Teh Cheney is at it again. Rachel Maddow lets him have it with an investigative piece that cuts to the heart of the question of whether “torture works” and what that even means.
Of course, this completely ignores the fact that when someone says, “torture works”, there may be multiple unstated meanings of the phrase.
Some people are under the misapprehension that the only possible correct interpretation is “torture results in us getting evidence that is timely, correct, and usable”. They have to ignore the fact that we tortured people for years who could not possibly have had new information, some of whom we knew were innocent, and thus could not possibly have had any information. As far as usability, somebody please share hard information on the signal to noise ratio that demonstrates we could even tell the difference.
A more cynical and probably more correct interpretation is that torture gave a lot of sadists a sexual thrill at being able to hurt people who might otherwise have been brought to a rather mundane trial or released for lack of evidence. How boring that would have been!
And don’t get me started on the Bush administration’s attitude toward the concept of truth, that there is no absolute truth. “Truth” is just how you frame what you want people to believe in order to get what you want.
And they claimed liberals are relativists concerning the subjectivity of truth!
My personal opinion is that the current administration is playing the public to make it appear that they are following popular opinion, rather than going after the previous administration, which could be (and would be) interpreted as a political act.
For all of you who were thinking that Fox News it a bit on the overexcited side, here is how a Brit portrayed it in a little documentary.
And a quote from Robert G Kaufman, speaking at the 61st Annual Conference on World Affairs on what Republicans should do to advance their party…
The fifth thing that Republicans have to do is understand the problem of communicating in a world where much of the television media, particularly, is hostile…If I had to recommend one single thing that the Republicans should be doing to help articulate the message, it is to acquire another television network so that there is not just FOX, but multiple sources of alternative information that will do a much better job than we did in 2008 to keep things honest.
Admitting that Fox News was bought and paid for by the Republican party.
I’m sure you’ve heard about the “teabag” parties, at least if you are an American. For those of you who aren’t, or haven’t been paying attention to movement on the fringes, what happened is that Rick Santelli, a derivatives trader who plays a business reporter on television, staged a little stunt during his CNBC business show trying to prove that Americans think that everybody but investment bankers and traders is a loser who deserves to lose their homes. The fact that he had a few other traders agree with him vocally meant that it was time to start a movement.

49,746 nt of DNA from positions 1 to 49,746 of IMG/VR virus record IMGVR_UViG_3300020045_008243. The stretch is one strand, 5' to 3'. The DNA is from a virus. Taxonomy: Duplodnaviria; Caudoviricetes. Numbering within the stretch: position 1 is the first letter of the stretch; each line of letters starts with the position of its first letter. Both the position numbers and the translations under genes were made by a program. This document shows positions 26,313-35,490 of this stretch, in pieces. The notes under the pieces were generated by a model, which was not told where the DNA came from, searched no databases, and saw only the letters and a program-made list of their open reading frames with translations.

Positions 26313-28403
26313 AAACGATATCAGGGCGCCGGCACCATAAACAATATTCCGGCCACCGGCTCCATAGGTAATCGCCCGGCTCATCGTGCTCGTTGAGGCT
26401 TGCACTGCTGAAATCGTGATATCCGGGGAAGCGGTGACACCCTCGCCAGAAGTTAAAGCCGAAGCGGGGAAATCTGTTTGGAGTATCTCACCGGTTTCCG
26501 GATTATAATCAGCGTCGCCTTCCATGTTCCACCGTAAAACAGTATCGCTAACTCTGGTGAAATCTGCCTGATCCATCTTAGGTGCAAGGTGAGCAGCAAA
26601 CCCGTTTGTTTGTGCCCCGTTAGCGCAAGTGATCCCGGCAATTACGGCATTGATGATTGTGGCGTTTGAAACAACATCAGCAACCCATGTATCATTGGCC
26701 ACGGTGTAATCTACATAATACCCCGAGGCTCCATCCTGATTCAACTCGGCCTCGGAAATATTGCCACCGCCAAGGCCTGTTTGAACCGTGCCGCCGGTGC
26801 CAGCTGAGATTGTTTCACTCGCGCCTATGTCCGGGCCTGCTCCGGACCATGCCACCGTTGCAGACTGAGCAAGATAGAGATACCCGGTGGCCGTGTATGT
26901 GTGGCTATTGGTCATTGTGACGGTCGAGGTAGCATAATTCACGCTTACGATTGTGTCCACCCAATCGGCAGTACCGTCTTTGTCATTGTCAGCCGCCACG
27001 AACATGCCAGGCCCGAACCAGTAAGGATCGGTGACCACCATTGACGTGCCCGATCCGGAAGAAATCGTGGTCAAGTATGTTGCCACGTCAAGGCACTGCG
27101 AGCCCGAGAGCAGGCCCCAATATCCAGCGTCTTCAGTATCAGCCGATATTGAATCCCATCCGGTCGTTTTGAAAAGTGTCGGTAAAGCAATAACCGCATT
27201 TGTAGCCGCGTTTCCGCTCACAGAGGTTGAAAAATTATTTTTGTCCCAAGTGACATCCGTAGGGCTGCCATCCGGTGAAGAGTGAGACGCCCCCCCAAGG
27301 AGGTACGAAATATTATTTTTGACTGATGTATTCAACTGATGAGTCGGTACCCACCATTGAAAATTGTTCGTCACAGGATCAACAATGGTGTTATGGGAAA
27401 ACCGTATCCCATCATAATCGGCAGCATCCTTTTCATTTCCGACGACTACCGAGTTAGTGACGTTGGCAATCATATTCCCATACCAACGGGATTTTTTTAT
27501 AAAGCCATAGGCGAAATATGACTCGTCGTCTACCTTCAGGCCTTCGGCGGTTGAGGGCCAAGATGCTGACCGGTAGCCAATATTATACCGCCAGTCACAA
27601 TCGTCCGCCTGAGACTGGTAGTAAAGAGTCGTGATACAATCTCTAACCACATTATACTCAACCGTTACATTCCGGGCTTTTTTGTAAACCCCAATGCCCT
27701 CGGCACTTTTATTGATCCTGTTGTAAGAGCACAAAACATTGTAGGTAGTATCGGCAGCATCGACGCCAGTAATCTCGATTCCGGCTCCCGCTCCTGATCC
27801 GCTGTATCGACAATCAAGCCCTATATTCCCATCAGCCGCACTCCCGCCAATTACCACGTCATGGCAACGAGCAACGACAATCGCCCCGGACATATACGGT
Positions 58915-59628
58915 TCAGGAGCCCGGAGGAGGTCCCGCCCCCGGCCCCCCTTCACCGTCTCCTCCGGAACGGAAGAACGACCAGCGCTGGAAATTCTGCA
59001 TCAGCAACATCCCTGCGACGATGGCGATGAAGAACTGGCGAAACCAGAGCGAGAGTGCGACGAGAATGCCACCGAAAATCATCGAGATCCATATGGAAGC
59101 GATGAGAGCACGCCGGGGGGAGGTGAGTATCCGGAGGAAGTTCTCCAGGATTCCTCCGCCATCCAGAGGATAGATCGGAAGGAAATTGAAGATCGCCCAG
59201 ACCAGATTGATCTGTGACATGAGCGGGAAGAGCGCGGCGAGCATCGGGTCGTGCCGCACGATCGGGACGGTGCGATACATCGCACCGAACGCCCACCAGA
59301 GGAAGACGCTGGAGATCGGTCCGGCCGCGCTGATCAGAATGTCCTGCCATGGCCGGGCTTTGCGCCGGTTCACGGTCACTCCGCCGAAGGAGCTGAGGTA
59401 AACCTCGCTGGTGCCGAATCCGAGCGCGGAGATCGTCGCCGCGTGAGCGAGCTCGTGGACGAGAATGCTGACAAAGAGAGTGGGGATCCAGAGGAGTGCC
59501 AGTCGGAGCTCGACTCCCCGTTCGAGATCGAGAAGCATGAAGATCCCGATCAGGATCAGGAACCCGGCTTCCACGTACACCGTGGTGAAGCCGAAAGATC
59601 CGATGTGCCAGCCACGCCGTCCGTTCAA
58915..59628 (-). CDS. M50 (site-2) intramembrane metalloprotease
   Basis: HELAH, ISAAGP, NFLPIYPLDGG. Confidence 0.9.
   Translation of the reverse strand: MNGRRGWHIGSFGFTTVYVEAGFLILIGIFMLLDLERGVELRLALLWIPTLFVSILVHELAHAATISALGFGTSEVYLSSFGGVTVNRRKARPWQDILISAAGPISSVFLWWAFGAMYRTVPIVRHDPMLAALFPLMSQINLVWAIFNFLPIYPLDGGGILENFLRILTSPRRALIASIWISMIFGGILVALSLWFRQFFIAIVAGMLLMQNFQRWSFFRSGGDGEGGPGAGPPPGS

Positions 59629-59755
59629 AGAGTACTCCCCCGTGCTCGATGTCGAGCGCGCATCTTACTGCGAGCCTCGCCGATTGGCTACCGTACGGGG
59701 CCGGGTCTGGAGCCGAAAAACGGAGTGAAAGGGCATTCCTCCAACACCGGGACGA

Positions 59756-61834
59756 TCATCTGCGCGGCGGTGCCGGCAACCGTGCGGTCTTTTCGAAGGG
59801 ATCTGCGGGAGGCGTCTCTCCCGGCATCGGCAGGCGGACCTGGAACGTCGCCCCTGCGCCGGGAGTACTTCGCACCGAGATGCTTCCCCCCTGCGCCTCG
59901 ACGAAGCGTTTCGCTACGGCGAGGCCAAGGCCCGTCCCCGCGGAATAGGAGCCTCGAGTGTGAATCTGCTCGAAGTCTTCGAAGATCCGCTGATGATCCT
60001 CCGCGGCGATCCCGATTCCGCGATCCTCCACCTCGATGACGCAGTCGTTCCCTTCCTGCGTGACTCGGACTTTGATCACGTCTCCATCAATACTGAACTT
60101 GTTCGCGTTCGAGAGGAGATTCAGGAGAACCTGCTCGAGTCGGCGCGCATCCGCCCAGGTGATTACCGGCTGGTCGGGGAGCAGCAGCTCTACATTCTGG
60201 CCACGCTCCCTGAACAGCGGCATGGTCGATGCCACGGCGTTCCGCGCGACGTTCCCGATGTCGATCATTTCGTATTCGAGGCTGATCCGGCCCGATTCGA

Notwithstanding the fact that people who report on the news are not supposed to be using their position to make the news—or start political movements, for that matter—he got involved with a website that apparently had previously been set up just for this and ran with the “tea party” concept.
Again, for those of you who are not familiar with the concept, prior to the start of the American Revolution, a small group of colonists attacked a ship in Boston Harbor and dumped its load of tea overboard as a sign of their refusal to endure “taxation without representation”. The issue was that the King had put heavy taxes on many things to cover the expenses of financial mismanagement of government back home, and somebody had to cover the costs. This is now known as the “Boston Tea Party”.
Right after Santelli’s rant, there were a few gatherings called “tea parties” around the country, though attendance was rather spotty. Some only had a few dozen attendees. There were a few where the size of the crowd was claimed to be in the thousands, but official estimates (by public authorities) put it significantly lower. So altogether nationwide it didn’t total the attendance at one typical Obama rally.
The thing is, even among right wingnuts, there isn’t that much enthusiasm for raising taxes for the poor so that rich people can keep more of their money. They have to keep the issue abstract and hope that their supporters don’t start calculating how much money they have lost in real wages and buying power in the last 8 years.
I answered a question on Yahoo Answers a week or so ago, written by someone who claimed to be in the bracket where he would be paying more taxes, but thought that he and his wife ought to be able to keep their money because “they work hard”.
I answered that if he’s making $250K he should be able to afford to pay the extra few dollars a day, and everybody works hard. The guy sent me an email complaining about how he has paid $70,000 for special schools and rehabilitation services for his autistic child. I was like, “Whoa, you’re complaining to the wrong person. I think the government ought to pay all of that, whether a person is rich or poor.”
He didn’t respond.
So many of the people who show up at these “parties” have some other agenda. They may be “birthers” who believe that Obama was born elsewhere and therefore can’t be President. They may be opposed to abortion rights. They may be anti-immigrant, anti-welfare, anti-civil rights. Or they may be just plain nuts.
The “parties” are all organized from the top down to try to generate the appearance of populist sentiment. That’s about all that Republicans seem to be able to do nowadays, and it’s not working out all that well. Fox News is pushing these parties hard to try to get people to attend. So is the Huffington Post, which is looking for “citizen reporters” to upload videos and write stories about their local parties. So it is not impossible that many of the parties will be attended by mostly moles.
At this link you will find several videos recorded at the last round of tea parties. I don’t want to put them all in here, so I’ll just give you one.
By now of course Rick Santelli has found that he was losing credibility by being associated with this “movement” and has dissociated himself from it.
But anyway, the big “teabagging” issue is how they thought they could squeak that name by. While many people involved in the parties do not seem to have been aware of what the term also means, it seems like at least some of them thought they could use the sexual allusion to their heart’s content and not have it turned against them. Or at least not for comedy.
If you don’t know what I’m talking about when I say “teabagging”, you will by the time you have watched both these videos.
Last week, when the case against Ted Stevens was dropped for prosecutorial mishandling, we heard about evidence that was withheld from the defense. It happens all the time, but rarely is it so severe that anything comes of it, at least not influencing the disposition of the case.